What do people think of taxation? Evidence from a focus group study in England

Prabhakar, Rajiv (2012). What do people think of taxation? Evidence from a focus group study in England. Journal of European Social Policy, 22(1) pp. 77–89.

DOI: https://doi.org/10.1177/0958928711425266

Abstract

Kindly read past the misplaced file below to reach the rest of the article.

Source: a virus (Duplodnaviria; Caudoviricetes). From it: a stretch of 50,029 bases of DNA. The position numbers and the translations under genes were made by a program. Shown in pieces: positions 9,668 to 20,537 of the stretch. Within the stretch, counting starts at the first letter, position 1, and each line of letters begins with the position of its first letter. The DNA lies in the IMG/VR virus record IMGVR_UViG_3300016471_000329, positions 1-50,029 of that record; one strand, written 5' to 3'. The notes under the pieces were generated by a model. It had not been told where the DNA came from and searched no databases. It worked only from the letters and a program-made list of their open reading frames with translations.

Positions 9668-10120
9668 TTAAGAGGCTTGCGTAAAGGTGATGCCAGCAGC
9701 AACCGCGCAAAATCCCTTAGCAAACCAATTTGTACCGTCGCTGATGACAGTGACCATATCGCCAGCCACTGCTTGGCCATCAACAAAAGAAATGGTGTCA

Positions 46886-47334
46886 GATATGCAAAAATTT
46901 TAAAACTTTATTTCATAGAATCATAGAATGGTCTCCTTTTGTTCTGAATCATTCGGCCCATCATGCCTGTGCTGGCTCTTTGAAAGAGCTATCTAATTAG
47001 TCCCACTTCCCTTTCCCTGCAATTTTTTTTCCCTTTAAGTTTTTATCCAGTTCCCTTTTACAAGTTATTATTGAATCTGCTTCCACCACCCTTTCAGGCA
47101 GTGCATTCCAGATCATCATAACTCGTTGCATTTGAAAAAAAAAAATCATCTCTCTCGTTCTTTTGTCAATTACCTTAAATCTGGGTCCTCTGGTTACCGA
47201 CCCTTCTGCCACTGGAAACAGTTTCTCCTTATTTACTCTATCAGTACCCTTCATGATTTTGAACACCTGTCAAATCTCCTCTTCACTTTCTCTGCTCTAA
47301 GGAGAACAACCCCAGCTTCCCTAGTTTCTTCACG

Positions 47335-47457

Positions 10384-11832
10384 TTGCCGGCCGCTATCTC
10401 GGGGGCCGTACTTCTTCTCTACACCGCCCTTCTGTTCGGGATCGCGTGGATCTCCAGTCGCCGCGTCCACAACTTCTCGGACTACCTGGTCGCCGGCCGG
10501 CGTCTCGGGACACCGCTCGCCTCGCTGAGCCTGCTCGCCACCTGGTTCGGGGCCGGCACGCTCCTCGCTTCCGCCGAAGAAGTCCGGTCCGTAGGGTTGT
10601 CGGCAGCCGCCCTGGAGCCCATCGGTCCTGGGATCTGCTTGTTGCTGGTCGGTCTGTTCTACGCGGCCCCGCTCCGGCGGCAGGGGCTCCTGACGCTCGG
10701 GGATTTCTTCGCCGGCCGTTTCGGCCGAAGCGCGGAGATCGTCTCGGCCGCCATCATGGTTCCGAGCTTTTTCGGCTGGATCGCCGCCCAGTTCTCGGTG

The design of tax systems is an important topic as governments reshape taxes to reduce public sector deficits following the global financial crisis. This article discusses findings from a focus group study on public attitudes to taxation in England. It uses rational choice and moral arguments to explore three questions. What do the public think of different taxes? How do people react to different combinations of taxes? What are public attitudes towards public spending? This article demonstrates that people’s stage in life affects attitudes to taxation. The most unpopular tax among older people is inheritance tax whereas it is fuel duties for younger respondents. Taxes associated with personal choice (such as Value Added Tax) attract more support than income tax. People also want greater transparency about the benefits of tax systems. The results show that principles are important for shaping public attitudes to taxation and that policy-makers should consider how diverse forms of taxation combine over the life-cycle when designing a tax system.

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